Climate change disclosures: what your business needs to know
Climate change poses serious risks to businesses, and investors and financial markets are demanding to know which companies are most exposed to this risk and which are best prepared to take action. Here’s what your business needs to know on the issue.
The G20’s Task Force on Climate-related Financial Disclosures (TCFD) launched its voluntary framework in 2017 calling on companies to provide climate-related financial disclosures in their public annual financial filings, but many have been slow to recognise the value of doing so.
Where’s the risk?
Closer to home than you think. The most recent flooding put countless farms and rural businesses out of action, while the record temperatures of summer 2018 disrupted business operations across the country. Even if your business isn’t directly affected by extreme weather events, your supply chain might be. Flood damage to crops has fuelled price rises that impact the entire value chain of the produce, including hauliers, retailers and restaurants.
Head of ICAEW Sustainability Richard Spencer says: “Where businesses are paying more for produce, their margins will be squeezed. They need to think about this not just from the climate risk disclosure perspective, but also their own bottom line.”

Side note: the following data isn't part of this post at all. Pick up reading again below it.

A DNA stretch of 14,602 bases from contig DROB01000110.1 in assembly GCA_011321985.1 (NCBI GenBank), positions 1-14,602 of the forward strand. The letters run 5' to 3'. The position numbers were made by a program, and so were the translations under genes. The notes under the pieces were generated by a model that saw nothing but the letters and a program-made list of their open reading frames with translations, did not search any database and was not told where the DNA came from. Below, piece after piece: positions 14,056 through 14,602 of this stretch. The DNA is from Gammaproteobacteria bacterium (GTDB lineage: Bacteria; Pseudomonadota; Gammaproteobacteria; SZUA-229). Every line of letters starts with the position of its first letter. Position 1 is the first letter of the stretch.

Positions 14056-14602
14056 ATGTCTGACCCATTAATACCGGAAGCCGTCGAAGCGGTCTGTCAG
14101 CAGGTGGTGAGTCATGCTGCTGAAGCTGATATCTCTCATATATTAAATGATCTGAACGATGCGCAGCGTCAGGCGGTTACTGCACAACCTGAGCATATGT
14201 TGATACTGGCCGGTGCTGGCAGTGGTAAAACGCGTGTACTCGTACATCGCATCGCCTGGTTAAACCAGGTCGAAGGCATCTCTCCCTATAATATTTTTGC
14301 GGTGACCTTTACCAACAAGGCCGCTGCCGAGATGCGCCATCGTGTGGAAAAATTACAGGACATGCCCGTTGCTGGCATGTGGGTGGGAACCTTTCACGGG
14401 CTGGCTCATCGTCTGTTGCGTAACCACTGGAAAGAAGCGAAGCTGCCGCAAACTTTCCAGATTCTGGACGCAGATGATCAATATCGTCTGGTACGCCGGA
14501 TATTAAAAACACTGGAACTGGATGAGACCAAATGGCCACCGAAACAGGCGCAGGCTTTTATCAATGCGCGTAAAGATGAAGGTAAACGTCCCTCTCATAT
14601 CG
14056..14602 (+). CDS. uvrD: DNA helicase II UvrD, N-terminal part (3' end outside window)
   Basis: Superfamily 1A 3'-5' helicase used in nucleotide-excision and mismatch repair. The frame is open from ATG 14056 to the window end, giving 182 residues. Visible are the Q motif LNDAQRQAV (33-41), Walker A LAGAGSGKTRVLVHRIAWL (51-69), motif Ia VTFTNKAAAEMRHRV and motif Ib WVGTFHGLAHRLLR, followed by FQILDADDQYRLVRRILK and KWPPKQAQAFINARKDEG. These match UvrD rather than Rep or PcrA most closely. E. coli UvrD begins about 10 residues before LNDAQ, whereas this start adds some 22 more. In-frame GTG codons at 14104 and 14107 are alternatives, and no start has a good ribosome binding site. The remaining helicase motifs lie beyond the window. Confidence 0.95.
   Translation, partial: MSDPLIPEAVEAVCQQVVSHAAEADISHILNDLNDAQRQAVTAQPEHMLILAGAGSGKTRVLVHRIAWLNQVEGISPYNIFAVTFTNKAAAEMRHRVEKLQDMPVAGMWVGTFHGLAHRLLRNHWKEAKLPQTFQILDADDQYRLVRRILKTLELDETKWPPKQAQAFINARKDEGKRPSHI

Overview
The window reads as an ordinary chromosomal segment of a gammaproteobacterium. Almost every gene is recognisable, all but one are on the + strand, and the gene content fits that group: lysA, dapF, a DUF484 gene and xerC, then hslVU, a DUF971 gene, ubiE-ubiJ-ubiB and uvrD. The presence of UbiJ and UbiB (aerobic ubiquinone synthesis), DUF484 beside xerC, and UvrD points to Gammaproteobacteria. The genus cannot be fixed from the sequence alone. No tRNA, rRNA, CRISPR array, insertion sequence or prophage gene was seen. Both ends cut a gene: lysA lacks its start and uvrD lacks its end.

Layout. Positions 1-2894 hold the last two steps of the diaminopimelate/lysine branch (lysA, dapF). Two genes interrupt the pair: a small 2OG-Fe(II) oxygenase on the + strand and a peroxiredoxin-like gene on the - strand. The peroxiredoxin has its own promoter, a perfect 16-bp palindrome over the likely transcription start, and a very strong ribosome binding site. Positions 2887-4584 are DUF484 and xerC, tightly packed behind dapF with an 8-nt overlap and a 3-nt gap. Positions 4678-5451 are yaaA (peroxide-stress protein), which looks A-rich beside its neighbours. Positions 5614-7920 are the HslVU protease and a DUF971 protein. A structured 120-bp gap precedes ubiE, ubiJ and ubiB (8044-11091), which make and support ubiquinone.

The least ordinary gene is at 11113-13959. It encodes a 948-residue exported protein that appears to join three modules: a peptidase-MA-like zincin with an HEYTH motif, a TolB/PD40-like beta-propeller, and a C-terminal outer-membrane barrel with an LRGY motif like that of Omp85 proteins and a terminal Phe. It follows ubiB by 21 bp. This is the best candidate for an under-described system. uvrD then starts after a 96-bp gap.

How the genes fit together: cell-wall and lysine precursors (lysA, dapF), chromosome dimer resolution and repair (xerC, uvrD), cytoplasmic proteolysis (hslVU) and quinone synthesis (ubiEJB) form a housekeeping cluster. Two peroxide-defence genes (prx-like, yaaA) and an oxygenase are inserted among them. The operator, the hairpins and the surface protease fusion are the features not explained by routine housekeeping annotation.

What are the benefits of disclosure?
These range from financial benefits, including improved access to and lower costs of capital and a stronger credit rating, to reduced shareholder pressure or activism, and attracting an increased diversity of investors. Reputation was the most commonly expected advantage from climate change disclosure, according to Carbon Trust research, with 72% of the UK’s top 500 companies surveyed believing it increased brand value. A fifth (21%) perceived it would directly result in an increased company valuation.
Why is disclosure needed?
Although the number of organisations committed to supporting the TCFD framework has risen more than 50% since September 2018, not enough are disclosing decision-useful climate-related financial information. Bank of England governor Mark Carney has already warned that regulators will impose mandatory climate disclosure requirements if companies don’t take action voluntarily.
How can you prepare for a low carbon economy?
To compete in a carbon-neutral economy companies must understand the climate-related risks and align their strategies to properly address them. In following TCFD guidelines they need to explain how their company would fare under various climate scenarios, focusing their attention internally on managing risk and harnessing associated opportunities arising from the new low carbon technologies and products being developed. Put simply, recording and responding to your climate-related risks now will help future-proof your business to compete in tomorrow’s low carbon economy.
“It also allows companies to better mitigate future disruption from the physical impacts of extreme weather events, and develop sustainable business models, with the potential for significant long-term competitive advantage,” adds Spencer.
ICAEW has published a practical guide to the TCFD’s recommendations. Read it here.